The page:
Oliver shouted for Katie to follow him towards a garden wall about twenty yards to their right, and they sprinted as fast as they could towards the cover, green beams following their progress but missing them by inches. They flung themselves behind the wall and moved to the furthest end from where they'd disappeared from the sight of the eight remaining Death Eaters. They fell to the ground and cautiously looked around the wall, seeing four figures creeping low to the ground towards the other end of the wall. Oliver touched Katie on her shoulder and nodded towards the four yellow beacons of light. He gestured that he'd take the two closest to the wall and for her to take the two following behind. He held up three fingers and counted down; then, still lying on the ground, they stretched around the wall and sent two Stupefy spells at their first targets. Two of the Death Eaters dropped to the ground, unconscious, and the other two looked around in surprise, just in time to see the second volley of beams strike them. They, too, fell to the ground. Oliver and Katie hurriedly ducked back behind the wall as the deadly green beams from the remaining four Death Eaters peppered the rock just above their heads.
The two young Aurors grinned at each other, the adrenalin flowing freely through their veins. They were flushed with the excitement of the action, but only too aware that they played a deadly game, a game that they'd learned well under the magical eye of 'Mad Eye' Moody. They allowed themselves only a few moments rest before they once more peeped around the corner of the wall to see what their four opponents were up to. Katie frowned when she saw just two yellow glows coming from behind each side of a boulder. She looked frantically around the area trying to pick up the telltale yellow signs of the other two, but couldn't spot them. She turned towards Oliver to voice her concerns, but was surprised to find he no longer lay by her side. She looked behind her, towards the back of the little cottage only about fifteen yards away at the other end of the garden, and shrieked with alarm, as she saw the missing two Death Eaters aiming their wands at her. She rolled to the side just as two powerful Flipendus curses hit the wall, directly behind her earlier position. She cried out as a sharp piece of stone, dislodged by the force of the curses, caught her a glancing blow on the side of her head. She screwed up her eyes in pain and held her hand to her head as she felt the warm blood from the cut running down her cheek. She heard the sound of two more spells, and waited in shocked anticipation for the agony that she'd soon be feeling. When nothing happened, she slowly opened her eyes to see Oliver, crouched low to the ground, running back towards her. Behind him, at the corner of the cottage, were the two Death Eaters, now lying prone on the grey paving stones of the path.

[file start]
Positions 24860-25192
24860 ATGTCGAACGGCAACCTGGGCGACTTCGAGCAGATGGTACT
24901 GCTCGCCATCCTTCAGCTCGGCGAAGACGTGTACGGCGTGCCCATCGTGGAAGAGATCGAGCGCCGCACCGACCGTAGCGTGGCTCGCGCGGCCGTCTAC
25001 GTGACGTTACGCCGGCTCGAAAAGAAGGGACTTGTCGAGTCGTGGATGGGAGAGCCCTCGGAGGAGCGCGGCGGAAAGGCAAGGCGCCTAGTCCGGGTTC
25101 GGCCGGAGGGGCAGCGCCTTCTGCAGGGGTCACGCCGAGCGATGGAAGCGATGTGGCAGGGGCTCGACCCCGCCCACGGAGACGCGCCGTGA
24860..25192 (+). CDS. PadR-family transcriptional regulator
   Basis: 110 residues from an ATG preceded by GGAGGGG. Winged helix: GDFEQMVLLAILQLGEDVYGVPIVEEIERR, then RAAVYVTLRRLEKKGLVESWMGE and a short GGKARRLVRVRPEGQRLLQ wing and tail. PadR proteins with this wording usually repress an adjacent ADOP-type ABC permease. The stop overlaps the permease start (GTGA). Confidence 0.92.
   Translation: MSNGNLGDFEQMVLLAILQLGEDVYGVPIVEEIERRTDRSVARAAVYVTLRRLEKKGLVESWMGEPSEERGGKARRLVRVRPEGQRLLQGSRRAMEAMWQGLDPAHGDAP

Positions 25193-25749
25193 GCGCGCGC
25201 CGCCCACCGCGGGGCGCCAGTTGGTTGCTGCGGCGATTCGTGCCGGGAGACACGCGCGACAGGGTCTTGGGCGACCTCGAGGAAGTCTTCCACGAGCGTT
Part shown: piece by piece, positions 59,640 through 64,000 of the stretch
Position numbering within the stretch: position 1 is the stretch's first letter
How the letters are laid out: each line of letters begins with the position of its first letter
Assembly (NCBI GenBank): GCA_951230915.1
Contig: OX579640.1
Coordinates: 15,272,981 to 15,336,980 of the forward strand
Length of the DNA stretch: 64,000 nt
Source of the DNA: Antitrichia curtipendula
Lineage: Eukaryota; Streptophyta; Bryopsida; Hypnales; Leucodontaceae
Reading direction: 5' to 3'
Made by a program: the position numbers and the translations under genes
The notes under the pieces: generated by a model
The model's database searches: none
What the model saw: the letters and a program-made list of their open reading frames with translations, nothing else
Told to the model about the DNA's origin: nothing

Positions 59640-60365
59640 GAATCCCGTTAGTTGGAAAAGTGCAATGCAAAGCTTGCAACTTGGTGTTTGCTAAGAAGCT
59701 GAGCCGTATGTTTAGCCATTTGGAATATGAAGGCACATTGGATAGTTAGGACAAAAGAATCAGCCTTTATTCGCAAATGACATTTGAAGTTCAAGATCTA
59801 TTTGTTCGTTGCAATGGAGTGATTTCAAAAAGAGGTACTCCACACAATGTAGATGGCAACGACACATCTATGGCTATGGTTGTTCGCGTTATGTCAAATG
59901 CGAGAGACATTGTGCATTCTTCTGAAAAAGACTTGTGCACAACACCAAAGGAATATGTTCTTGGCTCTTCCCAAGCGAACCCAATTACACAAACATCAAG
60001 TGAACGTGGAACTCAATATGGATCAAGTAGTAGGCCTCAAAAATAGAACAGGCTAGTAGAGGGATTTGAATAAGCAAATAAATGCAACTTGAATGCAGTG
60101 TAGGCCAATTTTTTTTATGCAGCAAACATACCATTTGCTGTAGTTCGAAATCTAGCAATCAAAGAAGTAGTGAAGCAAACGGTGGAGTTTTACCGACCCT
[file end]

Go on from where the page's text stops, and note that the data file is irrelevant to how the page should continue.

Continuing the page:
Oliver's eyes were filled with concern as he reached Katie, and gently put his hand on the side of her face, moving her head to see where all the blood was coming from. He quickly placed his wand onto the cut and said the spell that would temporarily stem the flow.